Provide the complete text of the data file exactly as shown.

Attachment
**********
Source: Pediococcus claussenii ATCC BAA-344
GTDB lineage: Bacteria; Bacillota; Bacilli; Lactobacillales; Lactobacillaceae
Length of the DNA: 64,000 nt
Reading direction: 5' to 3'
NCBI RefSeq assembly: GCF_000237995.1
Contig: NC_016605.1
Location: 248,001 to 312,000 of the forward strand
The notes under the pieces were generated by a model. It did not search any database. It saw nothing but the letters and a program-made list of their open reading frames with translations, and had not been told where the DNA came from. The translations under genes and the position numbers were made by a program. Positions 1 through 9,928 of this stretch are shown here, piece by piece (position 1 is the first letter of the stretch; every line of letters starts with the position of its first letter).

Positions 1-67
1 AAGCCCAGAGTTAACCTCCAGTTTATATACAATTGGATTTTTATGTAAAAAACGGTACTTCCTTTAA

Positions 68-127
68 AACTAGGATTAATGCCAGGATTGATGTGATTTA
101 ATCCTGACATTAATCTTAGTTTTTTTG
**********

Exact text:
Source: Pediococcus claussenii ATCC BAA-344
GTDB lineage: Bacteria; Bacillota; Bacilli; Lactobacillales; Lactobacillaceae
Length of the DNA: 64,000 nt
Reading direction: 5' to 3'
NCBI RefSeq assembly: GCF_000237995.1
Contig: NC_016605.1
Location: 248,001 to 312,000 of the forward strand
The notes under the pieces were generated by a model. It did not search any database. It saw nothing but the letters and a program-made list of their open reading frames with translations, and had not been told where the DNA came from. The translations under genes and the position numbers were made by a program. Positions 1 through 9,928 of this stretch are shown here, piece by piece (position 1 is the first letter of the stretch; every line of letters starts with the position of its first letter).

Positions 1-67
1 AAGCCCAGAGTTAACCTCCAGTTTATATACAATTGGATTTTTATGTAAAAAACGGTACTTCCTTTAA

Positions 68-127
68 AACTAGGATTAATGCCAGGATTGATGTGATTTA
101 ATCCTGACATTAATCTTAGTTTTTTTG